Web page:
Restitution is an amount of money paid by someone convicted of a criminal offense. The purpose of restitution is to compensate a crime victim for actual losses incurred as a result of criminal activity. Importantly, restitution is not meant to compensate a crime victim for pain and suffering, hurt feelings, or other non-measurable losses. Only losses that are documented can be reimbursed through restitution.
Being charged with the crime of domestic violence can be confusing. There are several different ways you can be charged. You could be charged with domestic violence in the first degree, second degree, third degree, by strangulation, by suffocation, or by interfering with a domestic violence emergency call.
You should talk to a lawyer that specializes in domestic violence before making any decisions about your case because it could be your freedom at stake. At Skier & Associates we are available to discuss your case with you in person, offer legal advice from experienced attorneys, and represent you if your case goes to trial.
One of the most common questions I am asked is the effect of a felony pardon on a person’s ability to possess a firearm. The answer is a bit more complex than one might think at first glance.
The Alabama Board of Pardons and Paroles has the authority in our state to issue pardons and restore “civil rights.” These rights include the right to vote, the right to hold public office, and of course the right to possess a firearm.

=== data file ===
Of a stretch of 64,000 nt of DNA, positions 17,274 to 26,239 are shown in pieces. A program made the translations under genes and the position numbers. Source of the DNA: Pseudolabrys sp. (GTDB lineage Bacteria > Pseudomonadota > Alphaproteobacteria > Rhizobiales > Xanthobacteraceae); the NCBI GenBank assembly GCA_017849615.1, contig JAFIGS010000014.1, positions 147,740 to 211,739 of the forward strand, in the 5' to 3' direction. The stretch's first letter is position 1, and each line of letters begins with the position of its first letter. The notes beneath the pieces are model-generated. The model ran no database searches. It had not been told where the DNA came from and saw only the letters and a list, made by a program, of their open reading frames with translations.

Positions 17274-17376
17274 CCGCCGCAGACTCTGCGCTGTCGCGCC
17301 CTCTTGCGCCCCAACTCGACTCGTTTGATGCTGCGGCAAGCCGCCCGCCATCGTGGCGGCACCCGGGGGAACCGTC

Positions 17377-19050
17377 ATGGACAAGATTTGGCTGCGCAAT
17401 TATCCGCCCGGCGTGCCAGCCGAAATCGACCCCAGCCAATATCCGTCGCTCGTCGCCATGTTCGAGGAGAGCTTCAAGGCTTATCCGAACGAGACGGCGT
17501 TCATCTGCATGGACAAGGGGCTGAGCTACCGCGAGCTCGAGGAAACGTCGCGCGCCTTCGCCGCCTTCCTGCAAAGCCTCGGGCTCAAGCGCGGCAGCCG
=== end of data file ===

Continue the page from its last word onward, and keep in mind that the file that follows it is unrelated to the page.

Andrew M. Skier, founder and lead trial counsel of Skier & Associates, has been invited by Committee Chair, Hon. Judge Kathleen Cardone, U.S. District Court for the Western District of Texas, to testify before her Ad Hoc Committee to Review the Criminal Justice Act.
The purpose of this committee is to evaluate the effectiveness of current policies and governance structures and their impact on the appointment and compensation of counsel, quality of legal representation, program administration, and adequacy of funding.
After a long wait, the hearing date is finally here! What should you expect as you prepare for and appear at the parole or pardon hearing?
The Alabama Board of Pardons and Paroles has very strict rules for how they conduct a hearing, and it is important to be familiar with these rules.
The Board opens their doors at 7:30 AM every day that hearings are held. Those appearing on behalf of an applicant for either parole or a pardon fill out a form and are directed to one waiting room, while those representing victims or others protesting a parole or pardon are directed to another.
I was recently given the honor of being appointed to serve a second three-year term as CJA Panel Representative from the Middle District of Alabama. The CJA Panel is the group of private practice lawyers who are accepted by the Federal District Court to receive appointments to represent clients in that court. As CJA Panel Representative, my first task of the year was to attend the national conference in Alexandria, Virginia.
This year marks the 50th anniversary of the Criminal Justice Act, the landmark legislation that set up the system of appointed counsel in place today, allowing even those among us who are unable to afford legal representation will receive the competent, skilled assistance of a lawyer.